Support the Software Freedom Conservancy

The Software Freedom Conservancy is an organization which provides two useful services.

Firstly, they provide “fiscal sponsor” services for free software projects which wish to benefit from being a non-profit but which do not have the resources to set up their own Foundation. They have over 35 member projects which they support. If you use WINE, Samba, Mercurial, Inkscape, Git or any of the others, you can thank and support those projects by supporting SFC.

Secondly, if you believe that copyleft has a role (and it doesn’t even have to be an exclusive role) to play in the free software licensing ecosystem, you have an interest in making sure that copyleft licenses do not de facto become the same as permissive ones. That requires working with companies to help them understand their quid pro quo obligations to share and, rarely, taking them to court when flagrant violations are not corrected after significant time. The SFC is basically the only organization which does this valuable work, and that fact makes companies (sadly) less likely to support it.

This means that SFC greatly relies on support from individuals. I have just re-committed as a supporter for 2017 and I hope many of my readers will do the same.

GPLv2 Combination Exception for the Apache 2 License

CW: heavy open source license geekery ahead.

One unfortunate difficulty with open source licensing is that some lawyers, including the FSF, consider the Apache License 2.0 incompatible with the GPL 2.0, which is to say that you can’t combined Apache 2.0-licensed code with GPL 2.0-licensed code and distribute the result. This is annoying because when choosing a permissive licence, we want people to use the more modern Apache 2.0 over the older BSD or MIT licenses, because it provides some measure of patent protection. And this incompatibility discourages people from doing that.

This was a concern for Mozilla when determining the correct licensing for Rust, and this is why the standard Rust license is a dual license – the choice of Apache 2.0 or MIT. The idea was that Apache 2.0 would be the normal license, but people could choose MIT if they wanted to combine “Rust license” code with GPL 2.0 code.

However, the LLVM project has now had notable open source attorney Heather Meeker come up with an exception to be added to the Apache 2.0 license to enable GPL 2.0 compatibility. This exception meets a number of important criteria for a legal fix for this problem:

  • It’s an additional permission, so is unlikely to affect the open source-ness of the license;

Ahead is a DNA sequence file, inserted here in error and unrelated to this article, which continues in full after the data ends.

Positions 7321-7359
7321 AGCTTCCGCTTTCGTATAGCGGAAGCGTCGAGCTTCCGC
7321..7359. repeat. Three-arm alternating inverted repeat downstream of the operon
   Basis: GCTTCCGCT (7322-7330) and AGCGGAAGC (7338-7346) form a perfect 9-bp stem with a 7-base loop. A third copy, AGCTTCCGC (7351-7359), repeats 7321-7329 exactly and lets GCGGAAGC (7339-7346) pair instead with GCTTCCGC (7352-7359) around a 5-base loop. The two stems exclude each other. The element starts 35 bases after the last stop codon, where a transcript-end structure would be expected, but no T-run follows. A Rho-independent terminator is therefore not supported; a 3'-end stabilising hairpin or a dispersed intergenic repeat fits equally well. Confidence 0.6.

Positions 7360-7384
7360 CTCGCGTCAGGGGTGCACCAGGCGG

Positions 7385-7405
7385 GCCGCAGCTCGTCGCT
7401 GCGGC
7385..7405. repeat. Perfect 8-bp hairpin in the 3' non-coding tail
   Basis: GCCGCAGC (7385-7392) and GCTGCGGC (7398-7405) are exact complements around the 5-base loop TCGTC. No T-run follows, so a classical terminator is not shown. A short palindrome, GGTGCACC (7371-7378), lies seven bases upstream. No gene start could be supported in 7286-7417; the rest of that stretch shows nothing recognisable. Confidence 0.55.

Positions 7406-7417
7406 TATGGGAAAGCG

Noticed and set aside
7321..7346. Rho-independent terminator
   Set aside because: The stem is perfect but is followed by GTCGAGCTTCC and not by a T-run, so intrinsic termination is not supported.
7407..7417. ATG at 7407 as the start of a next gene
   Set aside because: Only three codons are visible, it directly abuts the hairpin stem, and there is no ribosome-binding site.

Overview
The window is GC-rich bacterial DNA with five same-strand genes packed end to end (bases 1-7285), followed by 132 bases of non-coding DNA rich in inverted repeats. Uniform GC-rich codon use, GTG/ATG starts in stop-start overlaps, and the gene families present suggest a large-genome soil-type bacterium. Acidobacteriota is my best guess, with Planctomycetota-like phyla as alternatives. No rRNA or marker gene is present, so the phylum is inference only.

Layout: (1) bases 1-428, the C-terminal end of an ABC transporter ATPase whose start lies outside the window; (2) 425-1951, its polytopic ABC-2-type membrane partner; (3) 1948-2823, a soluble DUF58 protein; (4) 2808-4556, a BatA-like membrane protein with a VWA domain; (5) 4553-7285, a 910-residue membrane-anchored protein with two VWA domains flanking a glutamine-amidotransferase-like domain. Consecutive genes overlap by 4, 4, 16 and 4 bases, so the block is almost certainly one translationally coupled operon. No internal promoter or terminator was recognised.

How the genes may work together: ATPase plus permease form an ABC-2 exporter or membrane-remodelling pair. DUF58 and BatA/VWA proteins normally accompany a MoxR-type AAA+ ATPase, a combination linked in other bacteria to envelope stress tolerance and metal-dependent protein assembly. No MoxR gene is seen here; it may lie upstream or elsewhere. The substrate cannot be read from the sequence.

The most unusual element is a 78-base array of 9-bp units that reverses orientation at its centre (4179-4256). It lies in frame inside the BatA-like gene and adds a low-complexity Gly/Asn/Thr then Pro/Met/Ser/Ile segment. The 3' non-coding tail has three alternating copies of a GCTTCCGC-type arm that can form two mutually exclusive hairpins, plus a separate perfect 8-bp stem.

• It doesn’t require the organization using it to take a position on the question of whether the two licenses are actually compatible or not;
  • It’s specific to the GPL 2.0, thereby constraining its effects to solving the problem.

Here it is:

—- Exceptions to the Apache 2.0 License: —-

In addition, if you combine or link compiled forms of this Software with software that is licensed under the GPLv2 (“Combined Software”) and if a court of competent jurisdiction determines that the patent provision (Section 3), the indemnity provision (Section 9) or other Section of the License conflicts with the conditions of the GPLv2, you may retroactively and prospectively choose to deem waived or otherwise exclude such Section(s) of the License, but only in their entirety and only with respect to the Combined Software.

—- end —-

It seems very well written to me; I wish it had been around when we were licensing Rust.

Respecting the Wishes of Software Authors

Software licenses are the constitution for a community. The license a group picks for their software is indicative of how they would like their community to work. GPL-using communities have one set of norms around sharing, BSD or Apache-using communities have another way of working together. That is, of course, as long as everyone using the code plays by the rules.

Basically the only organization attempting to make sure that users of GPL code respect the wishes of the authors of that code is the Software Freedom Conservancy. As well as other excellent work like providing a financial and organizational home for projects, they enforce the GPL – most recently, after five years of fruitless negotiation, in a lawsuit against VMWare, who have taken parts of Linux and put them in their proprietary ESXi product.

Whether you are a keen user of the GPL, or of BSD, or whether you don’t much care about licensing, I hope all my readers are keen that the wishes of authors of software about what happens to it, and the obligations you have if you take advantage of their hard work, are respected. The SFC is a small charity, and corporate donations have suddenly become harder to come by now they are insisting that corporations live up to their responsibilities. (How strange…) I’m proud to say Mozilla has supported SFC in the past, and I hope we will continue to do so. But please would you also consider signing up as a supporter, at the very reasonable cost of US$10 a month.

If people don’t like the terms of the GPL, they are free to write their own software to do whatever they want done. But if they use the hard work of others to save time and effort, they need to respect the wishes of those authors. SFC makes that happen; please give them your support.

Promises: Code vs. Policy

A software organization wants to make a promise, for example about its data practices. For example, “We don’t store information on your location”. They can keep that promise in two ways: code or policy.

If they were keeping it in code, they would need to be open source, and would simply make sure the code didn’t transmit location information to the server. Anyone can review the code and confirm that the promise is being kept. (It’s sometimes technically possible for the company to publish source code that does one thing, and binaries which do another, but if that was spotted, there would be major reputational damage.)

If they were keeping it in policy, they would add “We don’t store information on your location” to their privacy policy or Terms of Service. The documents can be reviewed, but in general you have to trust the company that they are sticking to their word. This is particularly so if the policy states that it does not create a binding obligation on the company. So this is a function of your view of the company’s reputation.